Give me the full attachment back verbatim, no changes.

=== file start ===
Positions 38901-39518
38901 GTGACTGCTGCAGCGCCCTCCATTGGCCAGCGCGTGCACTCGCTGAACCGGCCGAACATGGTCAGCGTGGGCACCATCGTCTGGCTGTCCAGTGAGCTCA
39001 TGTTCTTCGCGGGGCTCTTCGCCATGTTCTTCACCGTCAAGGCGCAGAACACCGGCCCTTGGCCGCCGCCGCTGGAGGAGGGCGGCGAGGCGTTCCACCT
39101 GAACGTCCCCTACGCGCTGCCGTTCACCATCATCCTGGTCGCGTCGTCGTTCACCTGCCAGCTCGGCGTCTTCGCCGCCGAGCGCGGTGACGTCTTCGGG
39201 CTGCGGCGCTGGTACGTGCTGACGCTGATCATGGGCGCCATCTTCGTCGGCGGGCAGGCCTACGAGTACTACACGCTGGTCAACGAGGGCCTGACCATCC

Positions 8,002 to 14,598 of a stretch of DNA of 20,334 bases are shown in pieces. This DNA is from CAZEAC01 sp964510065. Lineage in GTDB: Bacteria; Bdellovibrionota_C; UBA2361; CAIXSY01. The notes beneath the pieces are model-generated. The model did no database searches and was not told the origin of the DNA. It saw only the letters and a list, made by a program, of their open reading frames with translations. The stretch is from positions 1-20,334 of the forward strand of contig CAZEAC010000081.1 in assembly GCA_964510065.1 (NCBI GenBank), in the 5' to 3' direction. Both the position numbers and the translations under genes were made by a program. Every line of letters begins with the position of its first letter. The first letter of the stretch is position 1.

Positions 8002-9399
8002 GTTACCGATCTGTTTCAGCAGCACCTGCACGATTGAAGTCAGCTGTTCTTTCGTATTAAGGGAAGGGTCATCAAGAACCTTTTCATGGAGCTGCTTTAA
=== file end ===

Positions 38901-39518
38901 GTGACTGCTGCAGCGCCCTCCATTGGCCAGCGCGTGCACTCGCTGAACCGGCCGAACATGGTCAGCGTGGGCACCATCGTCTGGCTGTCCAGTGAGCTCA
39001 TGTTCTTCGCGGGGCTCTTCGCCATGTTCTTCACCGTCAAGGCGCAGAACACCGGCCCTTGGCCGCCGCCGCTGGAGGAGGGCGGCGAGGCGTTCCACCT
39101 GAACGTCCCCTACGCGCTGCCGTTCACCATCATCCTGGTCGCGTCGTCGTTCACCTGCCAGCTCGGCGTCTTCGCCGCCGAGCGCGGTGACGTCTTCGGG
39201 CTGCGGCGCTGGTACGTGCTGACGCTGATCATGGGCGCCATCTTCGTCGGCGGGCAGGCCTACGAGTACTACACGCTGGTCAACGAGGGCCTGACCATCC

Positions 8,002 to 14,598 of a stretch of DNA of 20,334 bases are shown in pieces. This DNA is from CAZEAC01 sp964510065. Lineage in GTDB: Bacteria; Bdellovibrionota_C; UBA2361; CAIXSY01. The notes beneath the pieces are model-generated. The model did no database searches and was not told the origin of the DNA. It saw only the letters and a list, made by a program, of their open reading frames with translations. The stretch is from positions 1-20,334 of the forward strand of contig CAZEAC010000081.1 in assembly GCA_964510065.1 (NCBI GenBank), in the 5' to 3' direction. Both the position numbers and the translations under genes were made by a program. Every line of letters begins with the position of its first letter. The first letter of the stretch is position 1.

Positions 8002-9399
8002 GTTACCGATCTGTTTCAGCAGCACCTGCACGATTGAAGTCAGCTGTTCTTTCGTATTAAGGGAAGGGTCATCAAGAACCTTTTCATGGAGCTGCTTTAA